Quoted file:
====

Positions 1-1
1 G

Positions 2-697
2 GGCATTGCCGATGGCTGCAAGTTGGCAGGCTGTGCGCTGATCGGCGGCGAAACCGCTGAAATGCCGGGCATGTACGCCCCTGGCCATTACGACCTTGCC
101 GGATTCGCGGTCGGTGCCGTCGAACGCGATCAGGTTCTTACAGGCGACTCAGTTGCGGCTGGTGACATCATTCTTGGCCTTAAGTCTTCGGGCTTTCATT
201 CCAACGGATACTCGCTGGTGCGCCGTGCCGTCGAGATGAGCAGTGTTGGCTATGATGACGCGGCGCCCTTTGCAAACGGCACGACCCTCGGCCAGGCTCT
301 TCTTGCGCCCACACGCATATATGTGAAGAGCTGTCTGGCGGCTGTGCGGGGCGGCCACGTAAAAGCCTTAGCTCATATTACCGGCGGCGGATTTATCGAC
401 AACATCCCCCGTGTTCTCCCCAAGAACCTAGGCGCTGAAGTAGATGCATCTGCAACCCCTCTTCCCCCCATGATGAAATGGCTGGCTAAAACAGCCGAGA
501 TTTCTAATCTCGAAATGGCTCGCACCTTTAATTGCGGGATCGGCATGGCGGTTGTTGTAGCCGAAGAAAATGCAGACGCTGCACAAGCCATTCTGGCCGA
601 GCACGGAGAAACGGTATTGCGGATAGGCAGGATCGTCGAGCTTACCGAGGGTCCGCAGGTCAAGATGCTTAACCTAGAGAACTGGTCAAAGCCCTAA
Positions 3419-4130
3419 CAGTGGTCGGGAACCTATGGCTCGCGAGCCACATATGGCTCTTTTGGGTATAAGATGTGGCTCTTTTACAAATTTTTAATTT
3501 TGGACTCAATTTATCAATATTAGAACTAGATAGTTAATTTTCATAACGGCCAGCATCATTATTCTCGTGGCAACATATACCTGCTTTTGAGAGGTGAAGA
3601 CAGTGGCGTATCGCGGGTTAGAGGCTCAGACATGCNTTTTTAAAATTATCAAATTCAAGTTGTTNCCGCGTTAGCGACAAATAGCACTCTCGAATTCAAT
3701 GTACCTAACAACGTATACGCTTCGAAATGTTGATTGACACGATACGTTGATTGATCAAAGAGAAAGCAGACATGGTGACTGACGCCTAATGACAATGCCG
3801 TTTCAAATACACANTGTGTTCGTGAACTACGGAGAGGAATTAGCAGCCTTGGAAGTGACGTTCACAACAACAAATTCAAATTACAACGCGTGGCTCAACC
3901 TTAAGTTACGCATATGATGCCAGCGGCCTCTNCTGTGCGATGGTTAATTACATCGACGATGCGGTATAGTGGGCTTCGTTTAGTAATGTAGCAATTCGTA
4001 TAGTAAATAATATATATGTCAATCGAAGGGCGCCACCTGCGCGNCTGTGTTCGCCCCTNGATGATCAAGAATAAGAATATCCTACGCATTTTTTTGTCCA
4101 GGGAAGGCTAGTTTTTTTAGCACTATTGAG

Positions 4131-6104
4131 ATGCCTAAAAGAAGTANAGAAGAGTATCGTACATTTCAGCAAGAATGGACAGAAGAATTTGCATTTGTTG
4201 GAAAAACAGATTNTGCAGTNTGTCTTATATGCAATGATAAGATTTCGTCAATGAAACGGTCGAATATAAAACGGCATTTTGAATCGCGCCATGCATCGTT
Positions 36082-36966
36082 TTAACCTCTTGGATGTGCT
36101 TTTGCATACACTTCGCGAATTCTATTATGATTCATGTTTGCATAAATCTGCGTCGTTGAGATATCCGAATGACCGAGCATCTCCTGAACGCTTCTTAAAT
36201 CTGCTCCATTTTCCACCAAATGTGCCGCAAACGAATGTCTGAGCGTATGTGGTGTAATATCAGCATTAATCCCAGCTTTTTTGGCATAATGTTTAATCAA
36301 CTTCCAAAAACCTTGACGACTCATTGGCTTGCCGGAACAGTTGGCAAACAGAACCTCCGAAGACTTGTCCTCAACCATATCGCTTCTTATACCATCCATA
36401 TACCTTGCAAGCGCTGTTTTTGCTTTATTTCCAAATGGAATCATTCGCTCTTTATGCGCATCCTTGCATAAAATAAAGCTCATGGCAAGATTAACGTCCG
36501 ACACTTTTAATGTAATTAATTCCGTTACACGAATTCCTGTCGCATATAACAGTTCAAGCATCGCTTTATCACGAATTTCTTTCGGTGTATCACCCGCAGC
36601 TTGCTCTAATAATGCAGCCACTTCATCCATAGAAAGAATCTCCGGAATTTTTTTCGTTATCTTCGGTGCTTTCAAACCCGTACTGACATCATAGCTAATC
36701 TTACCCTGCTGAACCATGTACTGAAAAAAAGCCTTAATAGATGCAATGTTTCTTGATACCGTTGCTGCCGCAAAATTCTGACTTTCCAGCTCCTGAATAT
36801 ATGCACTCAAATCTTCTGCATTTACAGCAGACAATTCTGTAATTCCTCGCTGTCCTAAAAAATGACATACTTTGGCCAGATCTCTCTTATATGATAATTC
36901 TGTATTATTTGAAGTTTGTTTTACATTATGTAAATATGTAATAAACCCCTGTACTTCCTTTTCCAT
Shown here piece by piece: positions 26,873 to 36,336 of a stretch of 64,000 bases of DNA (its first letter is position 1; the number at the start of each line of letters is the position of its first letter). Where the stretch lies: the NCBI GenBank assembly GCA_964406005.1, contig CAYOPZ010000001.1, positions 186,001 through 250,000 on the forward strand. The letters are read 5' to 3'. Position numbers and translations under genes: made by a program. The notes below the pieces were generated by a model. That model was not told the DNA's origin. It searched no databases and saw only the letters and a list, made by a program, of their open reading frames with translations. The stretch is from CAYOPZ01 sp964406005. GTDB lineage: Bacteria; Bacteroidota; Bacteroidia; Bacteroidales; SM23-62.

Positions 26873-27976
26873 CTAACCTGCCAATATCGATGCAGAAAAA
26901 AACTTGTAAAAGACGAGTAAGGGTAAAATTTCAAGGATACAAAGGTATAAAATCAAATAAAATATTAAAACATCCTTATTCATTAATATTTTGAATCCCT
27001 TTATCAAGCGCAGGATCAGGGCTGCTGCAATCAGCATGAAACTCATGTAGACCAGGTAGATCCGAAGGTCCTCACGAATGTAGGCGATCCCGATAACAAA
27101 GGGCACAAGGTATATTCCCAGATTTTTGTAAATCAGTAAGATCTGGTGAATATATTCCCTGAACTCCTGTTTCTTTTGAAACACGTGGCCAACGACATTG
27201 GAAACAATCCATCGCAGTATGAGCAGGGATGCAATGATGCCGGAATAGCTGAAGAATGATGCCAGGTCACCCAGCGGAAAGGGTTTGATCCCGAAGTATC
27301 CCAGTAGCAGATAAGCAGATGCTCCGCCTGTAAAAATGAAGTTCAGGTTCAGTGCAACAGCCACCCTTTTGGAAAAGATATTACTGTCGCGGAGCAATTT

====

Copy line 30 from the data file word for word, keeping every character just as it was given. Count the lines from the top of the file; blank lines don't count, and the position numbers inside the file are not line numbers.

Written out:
36601 TTGCTCTAATAATGCAGCCACTTCATCCATAGAAAGAATCTCCGGAATTTTTTTCGTTATCTTCGGTGCTTTCAAACCCGTACTGACATCATAGCTAATC